Hezbollah Facing Increasing Pressure From Lebanese

Will the Lebanese allow their country to be abused for purposes that are essentially Iranian?
Supporters of Lebanon’s Shiite Hezbollah and Amal groups (background) riot and throw fireworks at Lebanese police during clashes on Dec. 14, 2019, in central Beirut.

Lebanon has suffered economic crises, power outages, heaps of garbage in the streets, and protesters demanding revolution. But that was the case even before the Beirut blast on August 4 that killed almost 200 people. Lebanon’s political class, especially Hezbollah, the Iran-backed militia-turned-political party, is now feeling even more pressure.

“Will Hezbollah be facing greater and greater pressure from the Lebanese people to stop abusing their country for purposes which are not Lebanese, for purposes which are essentially Iranian?” asked Dr. Eran Lerman, a former deputy director of Israel’s National Security Council and current vice president of the Jerusalem Institute for Strategy and Security. “I believe this can happen.”

No one has admitted fault for the explosion, but many of the Lebanese believe that Hezbollah is, or was at some point, tied to it.

Hezbollah is known for providing ammonium nitrate abroad. In 2015, authorities uncovered Hezbollah’s stash of 8.3 tons of ammonium nitrate in a warehouse in Cyprus; six months later, 3 tons of ammonium nitrate were discovered in four London hideouts.

Along with its allies inside the government, Hezbollah has virtual veto power over government decisions. But according to Lerman, the Lebanese people are tired of being culpable in Hezbollah’s crimes.

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Lebanon “is dominated by sectorial and sectarian interests, but there still is something that can be described as a Lebanese identity,” Lerman wrote. He explained that the “Lebanese identity” was strong enough to drive the Syrians out in 2005 after Hezbollah assassinated former Prime Minister Rafik al-Hariri. “I believe that Hassan Nasrallah now has to be very, very careful not to be seen by the greater majority of the Lebanese, maybe even quite a number of Lebanese Shia, as the obedient servant of a foreign interest—namely Iran.”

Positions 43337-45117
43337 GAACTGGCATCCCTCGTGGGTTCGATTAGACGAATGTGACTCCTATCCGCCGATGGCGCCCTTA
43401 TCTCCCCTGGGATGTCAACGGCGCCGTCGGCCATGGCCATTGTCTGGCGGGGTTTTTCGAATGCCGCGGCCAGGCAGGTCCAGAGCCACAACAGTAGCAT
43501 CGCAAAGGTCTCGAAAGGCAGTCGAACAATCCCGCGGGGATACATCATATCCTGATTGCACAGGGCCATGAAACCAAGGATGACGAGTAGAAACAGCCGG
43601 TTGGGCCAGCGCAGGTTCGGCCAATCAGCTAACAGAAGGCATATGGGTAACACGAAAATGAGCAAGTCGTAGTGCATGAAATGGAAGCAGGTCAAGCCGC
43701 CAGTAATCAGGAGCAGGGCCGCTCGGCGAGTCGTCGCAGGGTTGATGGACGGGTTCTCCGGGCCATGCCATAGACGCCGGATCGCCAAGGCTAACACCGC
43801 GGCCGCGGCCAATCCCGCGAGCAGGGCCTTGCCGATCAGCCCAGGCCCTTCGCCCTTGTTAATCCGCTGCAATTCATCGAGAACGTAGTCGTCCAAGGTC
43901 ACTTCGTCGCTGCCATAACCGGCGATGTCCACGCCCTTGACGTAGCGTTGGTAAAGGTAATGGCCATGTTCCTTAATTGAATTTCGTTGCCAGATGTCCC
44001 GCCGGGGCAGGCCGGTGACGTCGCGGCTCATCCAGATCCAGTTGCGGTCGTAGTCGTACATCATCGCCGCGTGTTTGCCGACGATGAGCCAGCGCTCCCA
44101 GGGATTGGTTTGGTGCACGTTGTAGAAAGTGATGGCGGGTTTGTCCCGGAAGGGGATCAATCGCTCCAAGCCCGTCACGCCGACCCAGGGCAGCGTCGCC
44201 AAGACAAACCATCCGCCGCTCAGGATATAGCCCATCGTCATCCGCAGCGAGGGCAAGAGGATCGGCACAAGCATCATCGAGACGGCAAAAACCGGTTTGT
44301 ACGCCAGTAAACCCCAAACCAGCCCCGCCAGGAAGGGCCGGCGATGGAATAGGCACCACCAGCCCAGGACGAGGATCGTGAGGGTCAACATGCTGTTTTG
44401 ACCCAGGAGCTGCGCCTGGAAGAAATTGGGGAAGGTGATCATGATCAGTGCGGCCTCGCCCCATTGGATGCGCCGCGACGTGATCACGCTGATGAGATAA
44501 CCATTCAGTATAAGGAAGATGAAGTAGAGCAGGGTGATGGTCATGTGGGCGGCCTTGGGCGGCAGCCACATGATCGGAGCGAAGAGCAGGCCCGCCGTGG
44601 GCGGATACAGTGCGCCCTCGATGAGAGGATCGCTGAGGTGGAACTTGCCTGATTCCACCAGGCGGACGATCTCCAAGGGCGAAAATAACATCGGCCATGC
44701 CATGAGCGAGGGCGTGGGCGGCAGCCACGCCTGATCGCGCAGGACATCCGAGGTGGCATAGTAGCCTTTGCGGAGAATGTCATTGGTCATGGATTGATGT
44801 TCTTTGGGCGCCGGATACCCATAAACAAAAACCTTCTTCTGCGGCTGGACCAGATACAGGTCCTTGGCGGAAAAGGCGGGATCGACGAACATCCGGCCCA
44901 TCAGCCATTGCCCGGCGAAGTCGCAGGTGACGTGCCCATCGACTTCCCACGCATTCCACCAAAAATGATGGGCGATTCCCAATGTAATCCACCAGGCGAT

It would take a complete upheaval of the system for Hezbollah to be ousted from power. Such a change would require outside help. In “France, the ‘Tender Mother,’ Returns to Lebanon,” Jerusalem correspondent Brent Nagtegaal wrote, “With the same leaders in power today that have ruled the country for the past 30 years, the Lebanese people know that change can only come from the outside.”

Foreign aid, however, won’t do much if it is intercepted by a corrupt system. Lerman explained that France can force Lebanon to go through deep structural reforms in order to be eligible for the bailout it needs to keep the country from going down the drain. These changes will limit Hezbollah in Lebanon, and turn things around over time.

Mr. Nagtegaal wrote, “Change is in the air in Lebanon. [French President Emmanuel] Macron is certainly determined to lead Lebanon down the path to reforming its corrupt government.”

The United States is also hopeful to reform Lebanon’s corrupt government. The National reported that the U.S. government sanctioned two former Lebanese ministers on September 8 for corruption and “facilitating Hezbollah’s agenda.” U.S. officials urged that these men “be excluded from the formation of a new government, with the country promising to isolate Hezbollah’s pro-Iranian militia and political party.”

The U.S. Treasury Department said, “These designations underscore how some Lebanese politicians have conspired with Hezbollah at the expense of the Lebanese people and institutions. The United States supports the Lebanese people in their calls for a transparent and accountable government free of corruption.”

Hanin Ghaddar, a senior fellow at the Washington Institute for Near East Policy, told the National, “This is an important first step because it targets corruption, an action that has received broad public support in Lebanon, as corruption is the main reason behind the economic collapse.”

The United States and France are hopeful the next government will “enact structural reforms to curb corruption, cut Hezbollah’s influence and allow Lebanon to receive international aid,” the National reported.

Lebanon is hopeful they will be successful, and Bible prophecy indicates that Macron, or another European leader, will be. Please read “France, the ‘Tender Mother,’ Returns to Lebanon” to understand more of the prophetic context and where events are leading. Also request your free copy of The King of the South, essential reading to show how events in the Middle East will impact your life.